Re: Sportsplex land. I don't see a rich verses poor plot, however, I think the Country Club is looking for a “bail out.” If golf was booming, there is no way they would offer that property for sale.
If you have paid attention to the healthcare townhall meetings held across the nation this month, you know there is lots of fear surrounding the Obama administration's proposal to reform the way we receive health care in this nation. Those fears may or may not be justified.
The health care package is Obama’s newest trick, sometimes I think it’s only a big diversion play in an effort to cover up the first six months of boo boos.
Dear Editor, I am a primary care physician and have been practicing since 1989. I am very active in healthcare reform and I have a Web site (www.OurHealthReform.com) devoted to that reform. This is my second mass mailing to US newspapers in an effort to give a perspective that is not often offered: one from the mid-point of the reform spectrum.
Other industrialized nations provide universal health care, from Australia to Canada and Finland to Israel. Our Medicare and the Veterans Health Administration have demonstrated what can be done, even with a shortage of funding and focus.
Re: A New Possibility for Soccer Complex: Columbus Country Club Golf Course (Our Opinion, Aug. 13) The article was well written and thought provoking.
You know you hear a lot of bad publicity about our police department (Columbus) but Starkville Police Dept. takes the cake.
Having read the story about the Columbus Country Club offering the nine holes on Military Road for the soccer complex, I have these thoughts. I applaud their offer and I hope the finances can be worked out because this is the best location for all and like the others, is much more desirable than Burns Bottom. I have reviewed the park Internet sites for both Tupelo and Starkville and Tupelo has 15 fields and Starkville has seven fields.
I'd like to suggest you have John Coffey give us his estimation of why Mississippi is the 50th ranked state in many crucial measurements.
In the debate of the sale of alcohol, ensuring public safety should be a point which must not be taken lightly. In reviewing the data available as well as reviewing historical evidence and perspectives from neighboring communities, it is clear that relaxing the restrictions on alcohol sales does not pose an increased threat to the public and there is evidence that less stringent regulation may reduce risk.
The fear-mongering tactics employed by certain opponents of the proposed amendments to the alcohol ordinance are baseless and offensive. Starkville presently enjoys alcohol sales six days of the week. The idea that public health, safety, and welfare are endangered by an increase in the ability to purchase and responsibly consume alcohol on an additional day is completely unsubstantiated.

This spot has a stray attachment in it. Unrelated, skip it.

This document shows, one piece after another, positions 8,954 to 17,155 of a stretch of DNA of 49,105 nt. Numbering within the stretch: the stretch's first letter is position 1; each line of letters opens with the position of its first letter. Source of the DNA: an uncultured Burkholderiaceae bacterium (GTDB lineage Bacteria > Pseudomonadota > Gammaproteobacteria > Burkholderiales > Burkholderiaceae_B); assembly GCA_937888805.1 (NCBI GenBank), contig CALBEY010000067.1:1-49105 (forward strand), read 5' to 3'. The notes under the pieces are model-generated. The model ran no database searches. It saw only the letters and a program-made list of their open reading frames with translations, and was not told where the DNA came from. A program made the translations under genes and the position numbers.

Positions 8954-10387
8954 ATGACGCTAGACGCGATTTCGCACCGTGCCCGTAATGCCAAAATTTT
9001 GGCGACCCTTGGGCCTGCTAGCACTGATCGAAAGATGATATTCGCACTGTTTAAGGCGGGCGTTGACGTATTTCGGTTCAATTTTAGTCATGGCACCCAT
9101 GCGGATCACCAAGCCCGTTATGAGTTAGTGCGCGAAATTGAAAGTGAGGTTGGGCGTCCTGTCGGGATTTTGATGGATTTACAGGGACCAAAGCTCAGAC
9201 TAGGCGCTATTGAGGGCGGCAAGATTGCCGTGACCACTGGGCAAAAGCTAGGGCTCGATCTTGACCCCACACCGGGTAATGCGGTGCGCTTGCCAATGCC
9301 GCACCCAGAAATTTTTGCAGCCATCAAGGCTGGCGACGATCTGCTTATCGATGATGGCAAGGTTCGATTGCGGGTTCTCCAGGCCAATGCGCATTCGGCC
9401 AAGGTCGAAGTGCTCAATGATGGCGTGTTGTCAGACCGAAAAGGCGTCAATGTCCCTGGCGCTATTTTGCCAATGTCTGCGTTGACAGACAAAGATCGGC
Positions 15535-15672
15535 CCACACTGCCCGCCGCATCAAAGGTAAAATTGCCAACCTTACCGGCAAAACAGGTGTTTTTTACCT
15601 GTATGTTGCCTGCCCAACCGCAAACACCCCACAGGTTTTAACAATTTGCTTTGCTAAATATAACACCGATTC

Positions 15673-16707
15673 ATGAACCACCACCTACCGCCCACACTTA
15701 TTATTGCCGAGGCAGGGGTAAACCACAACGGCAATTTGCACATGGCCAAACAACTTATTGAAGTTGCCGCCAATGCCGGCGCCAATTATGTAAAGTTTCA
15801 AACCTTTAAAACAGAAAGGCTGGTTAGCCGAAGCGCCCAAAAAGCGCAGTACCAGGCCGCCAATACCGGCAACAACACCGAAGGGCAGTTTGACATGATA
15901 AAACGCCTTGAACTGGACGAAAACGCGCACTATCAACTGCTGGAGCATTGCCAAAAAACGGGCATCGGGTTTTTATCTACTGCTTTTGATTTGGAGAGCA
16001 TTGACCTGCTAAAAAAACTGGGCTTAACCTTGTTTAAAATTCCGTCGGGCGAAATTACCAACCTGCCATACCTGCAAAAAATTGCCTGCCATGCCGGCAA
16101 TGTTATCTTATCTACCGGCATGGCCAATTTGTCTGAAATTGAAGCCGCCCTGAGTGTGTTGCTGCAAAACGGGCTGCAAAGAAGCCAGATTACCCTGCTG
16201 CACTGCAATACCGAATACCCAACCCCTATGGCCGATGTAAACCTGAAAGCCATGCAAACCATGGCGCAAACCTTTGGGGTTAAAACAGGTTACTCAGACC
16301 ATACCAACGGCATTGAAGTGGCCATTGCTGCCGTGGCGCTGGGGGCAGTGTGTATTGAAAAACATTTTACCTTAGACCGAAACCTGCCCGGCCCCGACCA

I’ll start with an apology for being so late. May I propose “ University Columbus” as the future name for our local university.
One of the first steps in promoting unity and harmony where differences and controversy exists is to find "common ground." Something that both sides can agree to. In the MUW name change conflict, there is one element that most thinking, caring friends of The W should be able to endorse. That is: We all want to see the university survive and once again thrive.
What’s in a name? A lot. It is who and what you are. When Claudia Limbert became President of Mississippi University for Women, it was a vibrant, cutting edge, small state supported school for both men and women.
Thanks again for your fair and balanced paper. I really enjoy it. I feel that the left-leaning columnists are balanced by the Web site e-mails and letters to the editor. Also, the mini news articles on the national and world scenes make for an excellent paper.
It has probably been puzzling to most people why there is a backlog of work in our city. For instance, why is it taking so long to fill pot holes in our streets? To name a few, 15th Avenue North, Eighth Street North and Eighth Avenue North.
When I could believe what I saw first I was shocked, second I was angry, third I decided never to purchase your newspaper again and also stop shopping in Columbus.
Missing from the debate are the American people, who need to educate themselves and join the discussion
When I was about nine or 10, my uncle Duff Pilkinton, who was a dispatcher on the Columbus and Greenville Railroad, would pick me up at my grandmother’s in Artesia and take me into Columbus.
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